The characterization was good. While, at first, it seemed difficult to connect with any character, after the first few chapters I found myself able to connect with a few. These connections grew over the course of the novel, until I truly could envision the characters with ease. I found most of them rational and realistic, and thus to my liking. I felt empathy, sorrow, and distaste for certain characters, whereas for others I cheered on their significant winnings throughout the battles outlined in the novel. Both the positive and negative roles of the main protagonists and antagonist were very well-written. I loved how the author chose to make each character, no matter his or her role in the story, important and three-dimensional, making them believable and understandable to me. I appreciated how each character had his or her flaws. No character was written to be perfect – each had downfalls, but on the flip side, each also had positive qualities about him or her. The addition of both good aspects and bad aspects to each and every character helped to positively impact the story and also helped me as a reader connect with nearly every character in this book in some way, shape, or form.

One of the lines in the Acknowledgements section that the author included at the end of this novel so perfectly summed up the reason for this series’ existence that I felt the need to quote it here: “And lastly, to the grade eight girl who told me she hated me for showing her a world so cruel and horrid. You proved that my book is fulfilling its purpose: see the world, don’t live in a bubble, and when you see injustices in it, don’t sit on your butt. Do something about it.” If I were to sum up the point of this novel and what I gained from it, I could not have said it in a better way myself.

Overall, I truly enjoyed this great story. The aspect of this story being based on true events really made the world the author created come to life for me and helped me connect with both the characters and the topics discussed in this novel. I truly loved reading this novel and look forward to future installments in the series.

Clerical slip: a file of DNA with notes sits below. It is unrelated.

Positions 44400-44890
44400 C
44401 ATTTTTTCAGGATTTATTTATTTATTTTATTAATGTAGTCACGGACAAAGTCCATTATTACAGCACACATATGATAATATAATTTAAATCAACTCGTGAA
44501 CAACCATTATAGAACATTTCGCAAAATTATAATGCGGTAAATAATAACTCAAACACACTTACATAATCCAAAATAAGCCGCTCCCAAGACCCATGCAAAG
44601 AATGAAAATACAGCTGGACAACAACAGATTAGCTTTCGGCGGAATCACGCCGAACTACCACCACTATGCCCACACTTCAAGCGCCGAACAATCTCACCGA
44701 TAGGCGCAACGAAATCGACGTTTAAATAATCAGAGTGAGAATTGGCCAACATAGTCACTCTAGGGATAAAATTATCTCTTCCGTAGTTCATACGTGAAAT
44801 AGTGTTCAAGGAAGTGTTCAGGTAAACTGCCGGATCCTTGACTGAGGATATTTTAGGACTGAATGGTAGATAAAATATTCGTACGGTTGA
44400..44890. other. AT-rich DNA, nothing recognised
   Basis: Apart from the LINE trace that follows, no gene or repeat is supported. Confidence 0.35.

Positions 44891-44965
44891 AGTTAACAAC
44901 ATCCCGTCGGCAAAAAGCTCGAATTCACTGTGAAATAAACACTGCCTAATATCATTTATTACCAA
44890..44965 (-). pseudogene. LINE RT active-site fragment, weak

Content Rating:

Content rating - mature content

Explain your content rating: 

Serious topics such as children fighting for survival in Africa, extreme poverty, third-world lifestyles, AIDS, rape, child rape, death, domestic violence, emotional abuse, verbal abuse, physical abuse, marital problems, mixed families, marriage and divorce, dysfunctional families, cheating, lying, stealing, life-and-death situations, warfare, bloodshed, murder, slavery, violence, gun violence, military violence, and blood and gore are clearly prevalent in the book. While at first these topics are merely touched upon, as the novel progresses we see more and more of these topics coming up and experience plenty ourselves alongside our main characters. There are a few gore-filled scenes. Mystical, spiritual, and religious ideas are heavily seen in the book due to the spiritual aspect of the African people and the magic stones that are a clear and present part of the storyline. Witchcraft is mentioned a few times in regard to Kony and the beliefs he pushes upon the child soldiers under his watchful eye. Cultic practices are clearly seen in this novel, mainly in regards to Kony’s brainwashed army of children. Drugs are occasionally mentioned, but while present in this book, are not a main part of the novel. Profanity is uttered. Parents/parental guardians, teachers, and/or librarians should definitely look this book over before giving it to a child/student, particularly if the child/student is sensitive to any of the previously-mentioned topics.